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The Silk Roads: A New History of the World

Far more than a history of the Silk Roads, this book is truly a revelatory new history of the world, promising to destabilize notions of where we come from and where we are headed next. From the Middle East and its political instability to China and its economic rise, the vast region stretching eastward from the Balkans across the steppe and South Asia has been thrust into the global spotlight in recent years. Frankopan teaches us that to understand what is at stake for the cities and nations built on these intricate trade routes, we must first understand their astounding pasts.
 
Frankopan realigns our understanding of the world, pointing us eastward. It was on the Silk Roads that East and West first encountered each other through trade and conquest, leading to the spread of ideas, cultures and religions. From the rise and fall of empires to the spread of Buddhism and the advent of Christianity and Islam, right up to the great wars of the twentieth century—this book shows how the fate of the West has always been inextricably linked to the East.

Also available: The New Silk Roads, a timely exploration of the dramatic and profound changes our world is undergoing right now—as seen from the perspective of the rising powers of the East.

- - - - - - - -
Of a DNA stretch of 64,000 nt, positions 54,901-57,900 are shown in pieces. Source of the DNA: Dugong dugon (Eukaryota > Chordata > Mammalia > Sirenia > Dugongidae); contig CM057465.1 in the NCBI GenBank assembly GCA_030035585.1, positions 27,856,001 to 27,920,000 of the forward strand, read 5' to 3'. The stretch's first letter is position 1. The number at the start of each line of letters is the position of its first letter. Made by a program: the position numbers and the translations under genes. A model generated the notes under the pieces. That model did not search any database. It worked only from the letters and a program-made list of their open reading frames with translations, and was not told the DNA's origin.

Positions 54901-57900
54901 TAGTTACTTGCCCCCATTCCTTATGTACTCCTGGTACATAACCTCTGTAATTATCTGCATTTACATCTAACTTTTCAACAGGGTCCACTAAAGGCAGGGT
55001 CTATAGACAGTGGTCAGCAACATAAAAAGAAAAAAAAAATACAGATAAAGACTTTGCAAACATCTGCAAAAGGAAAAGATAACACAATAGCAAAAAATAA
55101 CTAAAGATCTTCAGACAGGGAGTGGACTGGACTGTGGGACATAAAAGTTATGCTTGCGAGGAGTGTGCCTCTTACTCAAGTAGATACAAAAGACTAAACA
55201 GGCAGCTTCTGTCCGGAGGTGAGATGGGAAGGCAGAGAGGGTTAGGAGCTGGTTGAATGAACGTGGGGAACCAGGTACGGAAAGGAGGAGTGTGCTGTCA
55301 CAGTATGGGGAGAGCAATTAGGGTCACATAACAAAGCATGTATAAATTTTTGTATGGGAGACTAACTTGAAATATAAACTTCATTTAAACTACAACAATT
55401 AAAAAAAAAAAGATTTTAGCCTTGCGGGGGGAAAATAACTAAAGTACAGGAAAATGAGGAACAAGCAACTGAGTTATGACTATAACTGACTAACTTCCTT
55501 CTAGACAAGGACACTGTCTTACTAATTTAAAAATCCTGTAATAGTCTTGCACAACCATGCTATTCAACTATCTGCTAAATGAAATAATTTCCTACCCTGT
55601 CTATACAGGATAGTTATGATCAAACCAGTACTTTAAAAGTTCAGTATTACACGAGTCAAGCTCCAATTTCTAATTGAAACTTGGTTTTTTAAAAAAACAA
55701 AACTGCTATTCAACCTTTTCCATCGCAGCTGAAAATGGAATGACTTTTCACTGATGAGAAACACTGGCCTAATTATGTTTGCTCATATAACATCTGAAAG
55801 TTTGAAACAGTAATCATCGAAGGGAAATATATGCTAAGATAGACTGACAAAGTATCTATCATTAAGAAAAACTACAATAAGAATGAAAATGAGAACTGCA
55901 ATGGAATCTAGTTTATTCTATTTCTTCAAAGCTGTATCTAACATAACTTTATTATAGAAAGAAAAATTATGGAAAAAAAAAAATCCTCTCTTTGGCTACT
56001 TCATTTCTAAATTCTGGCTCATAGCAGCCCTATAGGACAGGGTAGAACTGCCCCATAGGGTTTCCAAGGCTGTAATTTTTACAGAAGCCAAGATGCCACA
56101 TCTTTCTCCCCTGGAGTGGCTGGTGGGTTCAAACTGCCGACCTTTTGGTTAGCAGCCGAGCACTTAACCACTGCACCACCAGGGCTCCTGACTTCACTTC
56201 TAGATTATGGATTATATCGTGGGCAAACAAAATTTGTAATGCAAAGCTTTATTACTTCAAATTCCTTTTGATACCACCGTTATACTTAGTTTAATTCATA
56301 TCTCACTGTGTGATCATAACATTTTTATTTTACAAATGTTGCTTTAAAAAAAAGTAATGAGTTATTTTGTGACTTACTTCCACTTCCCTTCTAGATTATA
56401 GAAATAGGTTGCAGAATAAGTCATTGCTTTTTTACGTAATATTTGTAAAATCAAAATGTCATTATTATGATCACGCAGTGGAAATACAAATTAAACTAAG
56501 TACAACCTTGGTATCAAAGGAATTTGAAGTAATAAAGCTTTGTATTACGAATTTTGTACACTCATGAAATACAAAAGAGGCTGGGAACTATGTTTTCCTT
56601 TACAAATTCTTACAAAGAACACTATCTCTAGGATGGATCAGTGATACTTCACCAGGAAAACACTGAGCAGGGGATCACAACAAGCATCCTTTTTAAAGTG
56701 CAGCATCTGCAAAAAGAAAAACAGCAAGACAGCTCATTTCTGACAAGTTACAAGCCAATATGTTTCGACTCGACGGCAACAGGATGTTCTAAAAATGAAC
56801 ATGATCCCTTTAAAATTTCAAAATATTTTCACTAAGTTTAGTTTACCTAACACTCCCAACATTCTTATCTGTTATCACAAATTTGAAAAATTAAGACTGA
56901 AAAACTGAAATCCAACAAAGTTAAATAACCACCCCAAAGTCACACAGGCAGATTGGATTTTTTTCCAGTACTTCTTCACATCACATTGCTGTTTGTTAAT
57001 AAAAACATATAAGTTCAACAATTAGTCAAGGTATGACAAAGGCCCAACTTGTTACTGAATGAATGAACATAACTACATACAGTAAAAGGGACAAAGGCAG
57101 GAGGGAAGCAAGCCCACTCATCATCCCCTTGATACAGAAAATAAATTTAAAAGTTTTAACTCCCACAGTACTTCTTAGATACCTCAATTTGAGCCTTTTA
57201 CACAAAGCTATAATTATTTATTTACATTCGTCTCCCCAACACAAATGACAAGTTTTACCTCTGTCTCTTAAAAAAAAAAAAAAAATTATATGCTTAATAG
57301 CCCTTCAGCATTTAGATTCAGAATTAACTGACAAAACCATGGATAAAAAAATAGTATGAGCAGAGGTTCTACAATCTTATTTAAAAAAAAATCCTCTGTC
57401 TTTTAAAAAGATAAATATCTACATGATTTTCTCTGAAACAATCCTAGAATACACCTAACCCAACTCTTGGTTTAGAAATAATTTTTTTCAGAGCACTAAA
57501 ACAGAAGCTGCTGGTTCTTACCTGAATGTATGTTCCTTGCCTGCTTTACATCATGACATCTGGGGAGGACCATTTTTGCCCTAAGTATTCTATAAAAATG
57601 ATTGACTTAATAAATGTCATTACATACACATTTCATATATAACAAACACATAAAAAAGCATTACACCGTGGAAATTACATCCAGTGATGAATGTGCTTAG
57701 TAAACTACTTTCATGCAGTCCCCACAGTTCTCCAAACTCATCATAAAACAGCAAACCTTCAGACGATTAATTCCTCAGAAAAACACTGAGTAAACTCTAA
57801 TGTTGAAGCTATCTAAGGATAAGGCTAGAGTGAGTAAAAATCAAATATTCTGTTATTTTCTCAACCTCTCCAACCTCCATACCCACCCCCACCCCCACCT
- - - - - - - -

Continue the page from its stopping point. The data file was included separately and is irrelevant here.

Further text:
Reblogged 3 weeks ago from www.amazon.com

Comments

Anonymous says:

Examining the Long History of What is now Iraq, Iran, and Afghanistan Author Peter Frankopan sets out, mostly successfully, to reorient our knowledge of history as taught in Europe and North America — history as viewed through the lens of Western Civilization courses. My quibble is that this is still a view of Central Asia though European eyes, and arguably the author pays slight attention to the history of ancient India and China and overplays the history of Central Asia and Western misconceptions of the Mongols.Frankopan’s main thesis is that the…

Anonymous says:

Surprisingly Disappointing I was very disappointed after reading all the wonderful reviews. Maybe they are reading a different book? I had assumed we would be learning about the history of the silk roads and the many dynasties that rose and fell along the route – the Songdians, the cities of the Tamir Basin for example. I thought this would be an Asian centric book showing the silk roads impact on Han Dynasty China and the steps that had to be taken to keep the route secure. I thought we would learn of the earliest use…

Anonymous says:

Diminishing Retuns An interesting start gives way, as the book progresses, to an increasingly bizarre and hysterical insistence that the premise of the thing is relevant when it is clearly not. True, from late antiquity through the early modern era, central Asia, when not the heart, was at least the crossroads of the world, or at least the Eurasian world; the book suggests that the Americas outside of the United States and most of Africa have little relevance to mankind. However, in screaching to claim central…

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